Smart home products are making life easier, from turning on lights to opening doors

By: Joshua Gordon | Macomb Township Chronicle | Published October 30, 2017

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METRO DETROIT — This winter, you could stumble into a cold home after work, trying to find the light switch in the dark and then cranking the thermostat up to get the house to a comfortable temperature.

Or you could have the garage door open without you pushing a button, the house door unlock without the keys, the lights turn on as you walk in and the thermostat adjust to a cozy temperature in anticipation of your arrival.

Smartphones have been in our pockets for a decade, but smart homes have become a growing trend over the last few years. Some people do it for the savings on utility bills, while others do it for the convenience.

Chris Wright, owner of CWC Smart Home Specialists in Madison Heights, has been working on integrating technology in people’s homes since 2000. But it has been the last four or so years that more homeowners have sought out more automated features in their houses.

“These products have really gone mainstream, and it has made it more affordable with more products out there,” Wright said. “It makes life easier to hit one button and the lights come on, the alarm goes off and everything happens at the touch of that button. There is no more getting up to change the channel anymore, and with this new technology, you don’t have to get up to change the thermostat.”

Smart thermostats — such as those from Nest, Honeywell and Ecobee — were some of the first popular, mainstream smart home products, Wright said. Not only could you change your home’s temperature from an app on your phone, but it could save you up to 25 percent on energy costs, he said.

Now the product line has expanded. Everything from lightbulbs and outlets to security cameras, door locks and kitchen appliances can be connected over a network to be accessed remotely or programmed to function when you need it.

Instead of buying an updated house, Wright said, a lot of homeowners are upgrading the technology in their homes.

“Builders are putting these things in new homes, and people can get more in their budget by retrofitting compared to remodeling or buying new,” he said.

While every new piece you put in your home has an app that can control it, there are also hubs that can help make that easier. The Amazon Echo, Google Home and the upcoming Apple HomePod are some of the products that can help control all the smart technology in a home with your voice.

Retailers like CWC Smart Homes and Paulson’s Audio & Video in Farmington Hills also offer more advanced hubs that can serve as a programmable panel for controlling all the functions.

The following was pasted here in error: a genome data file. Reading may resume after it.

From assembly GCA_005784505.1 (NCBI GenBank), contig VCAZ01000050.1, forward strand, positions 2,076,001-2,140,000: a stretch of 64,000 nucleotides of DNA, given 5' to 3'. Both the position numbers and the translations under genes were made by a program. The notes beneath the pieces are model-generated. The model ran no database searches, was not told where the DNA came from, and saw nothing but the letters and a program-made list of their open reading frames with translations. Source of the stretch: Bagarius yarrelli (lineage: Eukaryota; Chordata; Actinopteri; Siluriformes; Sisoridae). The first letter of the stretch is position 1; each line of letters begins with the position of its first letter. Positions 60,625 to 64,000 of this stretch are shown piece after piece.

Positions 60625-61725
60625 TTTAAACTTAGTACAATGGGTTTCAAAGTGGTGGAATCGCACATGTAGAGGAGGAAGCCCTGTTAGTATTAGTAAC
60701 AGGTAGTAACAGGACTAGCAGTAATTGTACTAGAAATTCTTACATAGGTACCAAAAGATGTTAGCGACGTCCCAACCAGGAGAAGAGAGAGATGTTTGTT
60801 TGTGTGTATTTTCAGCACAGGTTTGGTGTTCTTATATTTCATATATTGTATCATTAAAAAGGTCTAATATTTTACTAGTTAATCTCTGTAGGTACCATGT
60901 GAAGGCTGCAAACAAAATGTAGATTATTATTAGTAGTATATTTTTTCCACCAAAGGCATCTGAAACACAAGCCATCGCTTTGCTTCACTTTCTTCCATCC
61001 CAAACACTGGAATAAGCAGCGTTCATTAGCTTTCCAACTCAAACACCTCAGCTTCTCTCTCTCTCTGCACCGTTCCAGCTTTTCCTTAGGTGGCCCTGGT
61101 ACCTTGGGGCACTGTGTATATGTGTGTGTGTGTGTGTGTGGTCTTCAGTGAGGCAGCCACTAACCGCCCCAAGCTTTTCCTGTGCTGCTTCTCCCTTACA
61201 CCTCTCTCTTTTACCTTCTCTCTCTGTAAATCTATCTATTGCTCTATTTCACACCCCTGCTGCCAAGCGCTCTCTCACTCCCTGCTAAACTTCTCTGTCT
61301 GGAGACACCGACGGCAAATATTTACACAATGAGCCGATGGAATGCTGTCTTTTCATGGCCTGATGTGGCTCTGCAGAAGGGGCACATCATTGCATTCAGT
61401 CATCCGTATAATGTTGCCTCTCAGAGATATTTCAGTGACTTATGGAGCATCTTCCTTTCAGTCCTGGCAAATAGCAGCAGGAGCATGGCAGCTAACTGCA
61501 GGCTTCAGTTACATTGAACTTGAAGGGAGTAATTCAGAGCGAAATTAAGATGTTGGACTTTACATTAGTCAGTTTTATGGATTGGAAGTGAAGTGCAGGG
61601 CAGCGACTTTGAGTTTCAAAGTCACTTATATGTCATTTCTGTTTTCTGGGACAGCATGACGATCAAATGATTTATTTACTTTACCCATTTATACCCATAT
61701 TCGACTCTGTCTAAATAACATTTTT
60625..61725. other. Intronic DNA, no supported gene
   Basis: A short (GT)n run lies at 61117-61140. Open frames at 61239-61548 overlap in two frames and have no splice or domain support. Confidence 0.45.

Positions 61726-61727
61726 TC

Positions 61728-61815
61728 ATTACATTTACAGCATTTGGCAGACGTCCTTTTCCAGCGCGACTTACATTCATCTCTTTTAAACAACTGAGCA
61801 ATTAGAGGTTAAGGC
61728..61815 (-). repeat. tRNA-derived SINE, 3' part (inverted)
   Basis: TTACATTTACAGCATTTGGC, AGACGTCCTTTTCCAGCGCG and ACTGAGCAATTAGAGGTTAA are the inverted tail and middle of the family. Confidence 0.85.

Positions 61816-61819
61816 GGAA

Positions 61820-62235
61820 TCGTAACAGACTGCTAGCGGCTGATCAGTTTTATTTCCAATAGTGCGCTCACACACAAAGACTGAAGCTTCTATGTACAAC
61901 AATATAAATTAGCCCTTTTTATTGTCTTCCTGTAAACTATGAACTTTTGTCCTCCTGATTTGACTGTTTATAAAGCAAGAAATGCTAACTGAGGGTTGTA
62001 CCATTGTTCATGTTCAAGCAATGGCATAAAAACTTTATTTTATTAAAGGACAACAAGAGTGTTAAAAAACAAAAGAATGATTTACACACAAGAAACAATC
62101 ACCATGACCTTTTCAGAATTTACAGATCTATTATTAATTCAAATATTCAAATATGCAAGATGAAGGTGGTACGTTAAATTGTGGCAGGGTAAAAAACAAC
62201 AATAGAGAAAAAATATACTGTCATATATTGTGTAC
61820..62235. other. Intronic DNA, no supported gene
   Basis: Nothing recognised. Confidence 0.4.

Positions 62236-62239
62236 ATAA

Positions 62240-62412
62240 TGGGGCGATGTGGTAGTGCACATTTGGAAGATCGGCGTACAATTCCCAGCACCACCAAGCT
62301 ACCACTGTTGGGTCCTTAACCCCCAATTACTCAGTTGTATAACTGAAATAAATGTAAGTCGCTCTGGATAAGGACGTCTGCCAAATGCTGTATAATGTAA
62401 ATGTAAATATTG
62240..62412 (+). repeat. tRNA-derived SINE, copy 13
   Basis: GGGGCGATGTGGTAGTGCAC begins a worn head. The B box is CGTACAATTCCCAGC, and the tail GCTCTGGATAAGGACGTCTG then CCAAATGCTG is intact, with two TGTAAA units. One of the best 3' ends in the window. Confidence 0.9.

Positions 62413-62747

Kris Paulson, vice president of design and integration at Paulson’s, said products like the Amazon Echo and Google Home have created a lot of awareness for smart home products over the past two years.

“People see these devices and then wonder what else they can do,” Paulson said. “Voice commands are still early, but with an aging population, voice commands can be a big plus for people with disabilities.”

While it is neat to turn on the lights from your couch, Paulson said smart home products are more than just party tricks. They are cost effective when it comes to energy, and they can create a more efficient environment.

“It is the little things like it being dusk and your house is dark, so it lights it up when you pull in,” Paulson said. “You want to have your house react to your lifestyle and make your life easier.”

Like anything connected to a network, there are security concerns. Wright said he does not tie key locks into his automated systems, as he doesn’t want a homeowner driving by, but not coming home, and the system to sense the proximity and unlock the door and turn off the security system.

Paulson said consumers need to make sure their networks are secure at home, but a lot of the products, such as door lock systems, have multiple layers of security — from radio frequencies to usernames and passwords.

Going forward, Wright said he thinks facial recognition will be a new safety feature that can secure smart home technology.

“Safety-wise, you have to be careful when you are on a network,” Wright said. “The systems are still developing and maybe just not there yet for everything.”